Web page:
Disney’s “The Mandalorian” has proven itself a binge-worthy addition to the iconic “Star Wars” galaxy, especially as it came out in perfect time to help distract us from our early quarantine panic. Now that the second season has dropped, it bears repeating that we can learn a lot from a bounty hunter.
The background story of The Mandalorian is pretty straightforward: Hardened bounty hunter takes a job kidnapping an unspecified “asset,” which turns out to be an adorable little guy who looks just like a baby version of famed Master Jedi Yoda. After delivering “The Child” to the client, the Mandalorian bounty hunter has a change of heart when he realizes he’ll probably come to harm.
So he swipes the kidlet back and vows to protect it at all costs. And boy, does it cost him. Throughout the eight episodes, Mando fights off Stormtroopers, powerful AT-STs, thieves, “partners” on jobs, and, ultimately, the presumably evil Moff Gideon (stay tuned for Season 2).
Interestingly, besides being riveting, the latest Star Wars sensation also contains bits of life and marketing wisdom. From the adventures Mando encounters along his journey to protect The Child (aka “Baby Yoda”), here are four lessons we can learn.
1. Create an unmistakable brand
Everyone in the Outer Rim, or for that matter, the rest of the galaxy, is familiar with the Mandalorian culture. Even those who have never seen a Mandalorian instantly recognize one in their midst, thanks to the unique Beskar armor and cool-looking helmets (which they never remove in front of anyone).
When it comes to your brand, you want your company’s identity to stand out in the same way. To do this, create a memorable logo, come up with an unforgettable slogan, and then find ways to widen your brand’s exposure. Promotional products can help you accomplish this. Customers love gifts, and every time they use an item emblazoned with your company’s name, they’ll think of you.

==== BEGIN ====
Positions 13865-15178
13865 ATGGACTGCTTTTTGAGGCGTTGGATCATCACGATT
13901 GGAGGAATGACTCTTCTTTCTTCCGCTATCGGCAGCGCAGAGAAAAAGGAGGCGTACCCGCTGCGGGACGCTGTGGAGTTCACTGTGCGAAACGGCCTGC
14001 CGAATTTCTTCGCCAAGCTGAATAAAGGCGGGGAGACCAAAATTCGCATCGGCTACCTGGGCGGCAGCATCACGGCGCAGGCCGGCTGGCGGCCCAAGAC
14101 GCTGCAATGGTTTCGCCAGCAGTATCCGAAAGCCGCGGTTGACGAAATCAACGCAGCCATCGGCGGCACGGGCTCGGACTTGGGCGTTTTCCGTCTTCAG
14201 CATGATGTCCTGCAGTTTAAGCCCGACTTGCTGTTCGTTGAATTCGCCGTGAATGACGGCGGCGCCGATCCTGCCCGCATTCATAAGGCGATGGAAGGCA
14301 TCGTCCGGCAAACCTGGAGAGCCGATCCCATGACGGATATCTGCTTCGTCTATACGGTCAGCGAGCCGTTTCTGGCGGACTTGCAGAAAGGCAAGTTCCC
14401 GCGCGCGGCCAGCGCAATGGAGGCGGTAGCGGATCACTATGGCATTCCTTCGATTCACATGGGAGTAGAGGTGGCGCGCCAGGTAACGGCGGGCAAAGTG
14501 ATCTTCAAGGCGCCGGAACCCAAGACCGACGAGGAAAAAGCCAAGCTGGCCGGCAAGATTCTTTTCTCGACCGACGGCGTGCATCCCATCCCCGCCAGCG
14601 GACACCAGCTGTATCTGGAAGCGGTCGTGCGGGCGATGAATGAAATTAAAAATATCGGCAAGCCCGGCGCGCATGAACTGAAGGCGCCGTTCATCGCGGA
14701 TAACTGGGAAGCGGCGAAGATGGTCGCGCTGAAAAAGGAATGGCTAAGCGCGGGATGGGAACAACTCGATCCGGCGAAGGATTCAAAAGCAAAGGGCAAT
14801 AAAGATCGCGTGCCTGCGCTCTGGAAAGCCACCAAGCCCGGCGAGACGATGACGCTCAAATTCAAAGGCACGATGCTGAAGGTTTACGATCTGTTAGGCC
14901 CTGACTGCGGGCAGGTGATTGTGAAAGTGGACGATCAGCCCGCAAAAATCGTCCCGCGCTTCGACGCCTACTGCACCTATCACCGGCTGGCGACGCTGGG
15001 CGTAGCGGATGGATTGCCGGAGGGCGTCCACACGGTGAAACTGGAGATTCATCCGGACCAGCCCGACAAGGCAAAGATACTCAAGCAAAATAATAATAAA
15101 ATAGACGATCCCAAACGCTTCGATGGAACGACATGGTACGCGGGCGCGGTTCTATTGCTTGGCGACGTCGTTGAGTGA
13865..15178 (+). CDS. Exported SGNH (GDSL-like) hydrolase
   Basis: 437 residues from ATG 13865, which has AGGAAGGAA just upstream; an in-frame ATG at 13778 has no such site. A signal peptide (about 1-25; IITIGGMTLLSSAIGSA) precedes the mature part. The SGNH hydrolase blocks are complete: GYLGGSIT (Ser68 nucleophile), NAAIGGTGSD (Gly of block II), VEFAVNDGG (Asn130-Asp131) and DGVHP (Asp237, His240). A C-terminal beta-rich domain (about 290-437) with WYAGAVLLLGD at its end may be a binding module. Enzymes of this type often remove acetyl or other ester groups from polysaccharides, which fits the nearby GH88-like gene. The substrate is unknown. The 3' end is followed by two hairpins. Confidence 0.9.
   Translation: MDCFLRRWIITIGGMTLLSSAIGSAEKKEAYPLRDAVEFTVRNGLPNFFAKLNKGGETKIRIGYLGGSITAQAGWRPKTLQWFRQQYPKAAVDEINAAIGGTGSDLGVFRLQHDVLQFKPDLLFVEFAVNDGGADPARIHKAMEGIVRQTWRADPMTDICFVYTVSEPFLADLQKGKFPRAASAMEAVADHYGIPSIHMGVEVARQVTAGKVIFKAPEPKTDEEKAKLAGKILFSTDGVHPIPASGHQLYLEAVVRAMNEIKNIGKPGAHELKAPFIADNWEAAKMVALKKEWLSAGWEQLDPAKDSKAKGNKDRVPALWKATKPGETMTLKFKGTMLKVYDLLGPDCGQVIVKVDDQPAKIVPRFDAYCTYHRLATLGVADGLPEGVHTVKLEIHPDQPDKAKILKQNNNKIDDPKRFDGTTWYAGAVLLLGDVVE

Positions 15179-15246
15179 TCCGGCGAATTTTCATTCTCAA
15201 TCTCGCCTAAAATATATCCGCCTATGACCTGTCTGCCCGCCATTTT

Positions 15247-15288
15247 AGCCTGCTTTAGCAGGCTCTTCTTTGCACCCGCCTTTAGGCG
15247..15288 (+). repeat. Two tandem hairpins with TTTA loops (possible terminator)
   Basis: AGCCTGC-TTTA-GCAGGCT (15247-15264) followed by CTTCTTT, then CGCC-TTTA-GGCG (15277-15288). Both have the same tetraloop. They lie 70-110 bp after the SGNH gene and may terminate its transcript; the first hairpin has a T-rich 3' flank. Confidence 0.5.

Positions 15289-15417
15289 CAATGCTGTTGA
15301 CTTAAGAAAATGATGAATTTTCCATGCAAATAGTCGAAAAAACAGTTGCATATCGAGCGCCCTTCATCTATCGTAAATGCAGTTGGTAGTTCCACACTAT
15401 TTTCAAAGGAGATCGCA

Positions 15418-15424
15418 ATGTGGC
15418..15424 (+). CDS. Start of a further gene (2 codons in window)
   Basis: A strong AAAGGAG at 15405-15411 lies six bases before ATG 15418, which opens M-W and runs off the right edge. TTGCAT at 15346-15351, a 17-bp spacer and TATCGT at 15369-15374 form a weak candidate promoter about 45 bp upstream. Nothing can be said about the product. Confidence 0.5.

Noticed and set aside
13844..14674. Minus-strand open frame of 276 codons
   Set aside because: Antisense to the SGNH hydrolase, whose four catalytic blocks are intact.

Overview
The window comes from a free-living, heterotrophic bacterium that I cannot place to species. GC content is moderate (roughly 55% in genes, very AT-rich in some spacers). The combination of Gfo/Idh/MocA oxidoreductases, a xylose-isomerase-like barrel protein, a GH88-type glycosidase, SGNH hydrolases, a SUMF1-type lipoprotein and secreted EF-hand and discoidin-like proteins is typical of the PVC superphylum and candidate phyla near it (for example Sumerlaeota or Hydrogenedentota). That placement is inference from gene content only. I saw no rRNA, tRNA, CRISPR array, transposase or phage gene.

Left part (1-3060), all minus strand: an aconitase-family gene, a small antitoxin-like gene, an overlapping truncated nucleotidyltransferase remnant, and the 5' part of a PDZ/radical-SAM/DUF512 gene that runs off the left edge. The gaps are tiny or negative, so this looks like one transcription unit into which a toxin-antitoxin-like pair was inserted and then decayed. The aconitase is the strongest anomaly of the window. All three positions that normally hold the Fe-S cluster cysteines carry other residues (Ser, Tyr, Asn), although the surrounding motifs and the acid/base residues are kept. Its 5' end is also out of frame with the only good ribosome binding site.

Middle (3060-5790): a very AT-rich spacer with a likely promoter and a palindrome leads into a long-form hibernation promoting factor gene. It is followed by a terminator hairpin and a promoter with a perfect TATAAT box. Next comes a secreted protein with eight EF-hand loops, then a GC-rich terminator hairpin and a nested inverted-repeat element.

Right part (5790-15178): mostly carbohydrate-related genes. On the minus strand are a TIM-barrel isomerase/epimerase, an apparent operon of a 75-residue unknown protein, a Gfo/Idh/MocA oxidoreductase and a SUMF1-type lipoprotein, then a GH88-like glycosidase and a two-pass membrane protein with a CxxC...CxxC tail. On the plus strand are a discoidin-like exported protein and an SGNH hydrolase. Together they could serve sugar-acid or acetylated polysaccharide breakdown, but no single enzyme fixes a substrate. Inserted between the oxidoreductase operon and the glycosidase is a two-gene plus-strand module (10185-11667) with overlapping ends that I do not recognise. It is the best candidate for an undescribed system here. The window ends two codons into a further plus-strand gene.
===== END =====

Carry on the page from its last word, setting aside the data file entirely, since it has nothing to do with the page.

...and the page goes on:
2. Clear out your workspace
The Mandalorian flies around in a dated, pre-Empire ship called the Razor Crest. It doesn’t have the high-tech bells and whistles newer ships do, but it gets the job done. To stay productive in his bounty hunter job, he keeps everything extremely organized. In one scene that takes place below the ship’s cockpit, viewers get a glimpse of just how organized Mando is when a character opens a door, exposing a storage area of perfectly organized weapons. Pretty efficient. If you have a storage space that you’re wondering how to use or organize, measure the square footage and check out ideas for similar sized storage rooms on Pinterest.
It can be difficult to pay attention to your marketing goals when you’re literally wading through a minefield of distractions. Clear out the clutter in your workspace and dispose of anything you don’t need. If you need to price out a dumpster and rent one, then do it! You won’t regret having a workspace that isn’t distracting or hampering your productivity.
3. Stay strong in times of crisis